affirming dismissal of USERRA claim in complaintSummary of this case from Douris v. Bucks County
Argued September 21, 2004.
October 28, 2004.
Appeal from the United States District Court for the District of New Jersey, Kugler, J.
Philip L. Faccenda, (Argued), Medford, for Appellant.
Edward T. Ellis, (Argued), Janice G. Dubler, Montgomery, McCracken, Walker Rhoads, LLP, Cherry Hill, for Appellee.
Before McKEE, ROSENN, and WEIS, Circuit Judges.
OPINION OF THE COURT
This appeal presents questions of first impression concerning the scope of rights under the Uniformed Services Employment and Reemployment Rights Act of 1994, 38 U.S.C. §§ 4301- 4333 ("USERRA"), of persons in noncareer military service. The case is of particular interest at this time because of the large number of reservists called up for military duty as a result of the conflicts in Iraq and Afghanistan. The alleged events underlying this action are tragic. Willie Gordon, an active member of the United States Army Reserve, also worked for the defendant, Wawa, Inc., in Vineland, New Jersey. On Sunday, September 17, 2000, on his way home from weekend Reserve duties in Virginia, Gordon stopped by the Vineland store to pick up his paycheck and to obtain his work schedule for the upcoming week. At that time, Gordon's shift manager allegedly ordered him to work that night's late shift, and threatened to fire him if he refused. Willie Gordon complied with the order, and on his drive home from work, lost consciousness at the wheel of his car. His car crashed, and he died as a result of his injuries.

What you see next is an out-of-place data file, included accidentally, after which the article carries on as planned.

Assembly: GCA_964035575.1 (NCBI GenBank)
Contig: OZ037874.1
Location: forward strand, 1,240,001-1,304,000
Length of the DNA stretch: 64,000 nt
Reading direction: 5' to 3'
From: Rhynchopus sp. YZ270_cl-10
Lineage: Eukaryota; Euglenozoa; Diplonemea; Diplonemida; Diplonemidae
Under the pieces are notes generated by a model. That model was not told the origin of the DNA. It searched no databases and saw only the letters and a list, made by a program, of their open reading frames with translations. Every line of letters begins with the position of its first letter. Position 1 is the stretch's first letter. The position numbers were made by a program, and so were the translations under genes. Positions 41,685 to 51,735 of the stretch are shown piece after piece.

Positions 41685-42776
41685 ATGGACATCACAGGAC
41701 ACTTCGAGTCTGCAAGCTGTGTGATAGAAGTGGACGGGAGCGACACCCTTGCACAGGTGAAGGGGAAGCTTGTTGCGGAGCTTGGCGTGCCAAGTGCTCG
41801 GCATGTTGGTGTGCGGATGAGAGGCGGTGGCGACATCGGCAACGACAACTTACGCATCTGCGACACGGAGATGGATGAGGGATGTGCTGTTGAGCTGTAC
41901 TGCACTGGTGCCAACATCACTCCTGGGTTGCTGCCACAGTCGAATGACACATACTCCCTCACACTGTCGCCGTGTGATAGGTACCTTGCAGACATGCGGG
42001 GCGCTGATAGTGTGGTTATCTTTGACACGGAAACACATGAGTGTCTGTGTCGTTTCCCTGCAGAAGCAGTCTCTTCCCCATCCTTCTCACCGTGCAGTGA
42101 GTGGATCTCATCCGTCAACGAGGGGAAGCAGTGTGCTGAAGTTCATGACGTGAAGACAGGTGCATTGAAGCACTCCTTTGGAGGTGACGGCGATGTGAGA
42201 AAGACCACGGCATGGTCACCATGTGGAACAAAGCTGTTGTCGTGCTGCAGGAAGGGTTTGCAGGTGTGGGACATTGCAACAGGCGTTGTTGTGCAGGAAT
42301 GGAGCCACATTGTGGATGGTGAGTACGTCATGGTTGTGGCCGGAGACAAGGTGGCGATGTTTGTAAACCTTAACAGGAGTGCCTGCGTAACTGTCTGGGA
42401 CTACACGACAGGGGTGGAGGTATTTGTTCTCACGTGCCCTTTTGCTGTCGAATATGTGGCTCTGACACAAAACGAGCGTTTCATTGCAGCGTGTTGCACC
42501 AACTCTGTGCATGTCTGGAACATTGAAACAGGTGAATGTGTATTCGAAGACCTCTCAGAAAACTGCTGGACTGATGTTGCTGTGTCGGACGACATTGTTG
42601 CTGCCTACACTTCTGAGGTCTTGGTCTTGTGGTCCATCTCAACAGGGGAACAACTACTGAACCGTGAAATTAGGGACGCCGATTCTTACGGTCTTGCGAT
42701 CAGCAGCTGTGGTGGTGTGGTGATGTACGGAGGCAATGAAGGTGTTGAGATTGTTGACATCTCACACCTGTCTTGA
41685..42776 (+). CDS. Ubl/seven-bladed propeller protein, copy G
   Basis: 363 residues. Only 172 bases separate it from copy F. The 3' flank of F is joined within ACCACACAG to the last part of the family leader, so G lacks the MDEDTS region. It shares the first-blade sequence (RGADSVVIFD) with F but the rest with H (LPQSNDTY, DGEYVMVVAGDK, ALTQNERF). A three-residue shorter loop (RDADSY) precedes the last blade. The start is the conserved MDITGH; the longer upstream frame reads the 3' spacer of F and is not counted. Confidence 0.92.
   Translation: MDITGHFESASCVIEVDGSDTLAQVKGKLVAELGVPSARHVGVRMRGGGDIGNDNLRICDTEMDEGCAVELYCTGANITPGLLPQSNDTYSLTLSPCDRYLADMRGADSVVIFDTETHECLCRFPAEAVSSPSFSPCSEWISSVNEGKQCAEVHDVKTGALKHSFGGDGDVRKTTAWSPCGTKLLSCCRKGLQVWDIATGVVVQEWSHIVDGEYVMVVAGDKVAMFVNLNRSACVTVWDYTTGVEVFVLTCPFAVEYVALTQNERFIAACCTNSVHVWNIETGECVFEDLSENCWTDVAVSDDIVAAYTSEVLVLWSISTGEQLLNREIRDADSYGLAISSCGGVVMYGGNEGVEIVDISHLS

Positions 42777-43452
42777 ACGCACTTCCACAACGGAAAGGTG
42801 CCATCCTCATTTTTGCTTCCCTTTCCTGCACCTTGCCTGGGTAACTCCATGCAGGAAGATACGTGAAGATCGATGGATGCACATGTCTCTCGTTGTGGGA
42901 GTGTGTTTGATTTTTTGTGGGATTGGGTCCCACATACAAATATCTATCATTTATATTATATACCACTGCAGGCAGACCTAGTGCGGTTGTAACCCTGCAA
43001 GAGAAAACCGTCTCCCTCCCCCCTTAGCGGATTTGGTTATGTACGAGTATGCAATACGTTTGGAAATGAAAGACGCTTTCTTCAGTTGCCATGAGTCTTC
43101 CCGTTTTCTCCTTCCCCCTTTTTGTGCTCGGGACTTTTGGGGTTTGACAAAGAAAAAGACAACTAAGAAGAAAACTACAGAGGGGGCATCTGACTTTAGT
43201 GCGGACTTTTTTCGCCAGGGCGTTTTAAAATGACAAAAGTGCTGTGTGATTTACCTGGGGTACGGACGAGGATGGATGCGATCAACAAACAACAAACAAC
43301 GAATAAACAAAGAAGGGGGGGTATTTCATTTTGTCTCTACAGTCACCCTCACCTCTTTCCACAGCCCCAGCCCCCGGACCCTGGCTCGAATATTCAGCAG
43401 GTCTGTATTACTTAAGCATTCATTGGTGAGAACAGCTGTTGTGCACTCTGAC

Plaintiff is Willie Gordon's mother and the administratrix of his estate. As the administratrix ad prosequendum for the estate of her son, plaintiff filed a complaint in the United States District Court for the District of New Jersey, alleging, inter alia, that defendant deprived the decedent of his right under USERRA to an eight-hour rest period between returning home from military exercises and returning to work. The complaint further alleges that Wawa's threat to fire Gordon constituted an adverse employment action under USERRA. The complaint seeks, inter alia, statutory remedies of lost wages and benefits, attorney fees, and costs. See 38 U.S.C. § 4323(d), (h). The District Court granted Wawa's motion to dismiss the complaint pursuant to Rule 12(b)(6) of the Federal Rules of Civil Procedure. Plaintiff timely appealed from the District Court's order. We affirm.
Plaintiff, individually and as the administratrix for the estate of Willie Gordon, also asserts various tort claims against Wawa under New Jersey statutory and common law. Those claims, which plaintiff is now pursuing in state court, are not relevant to this appeal.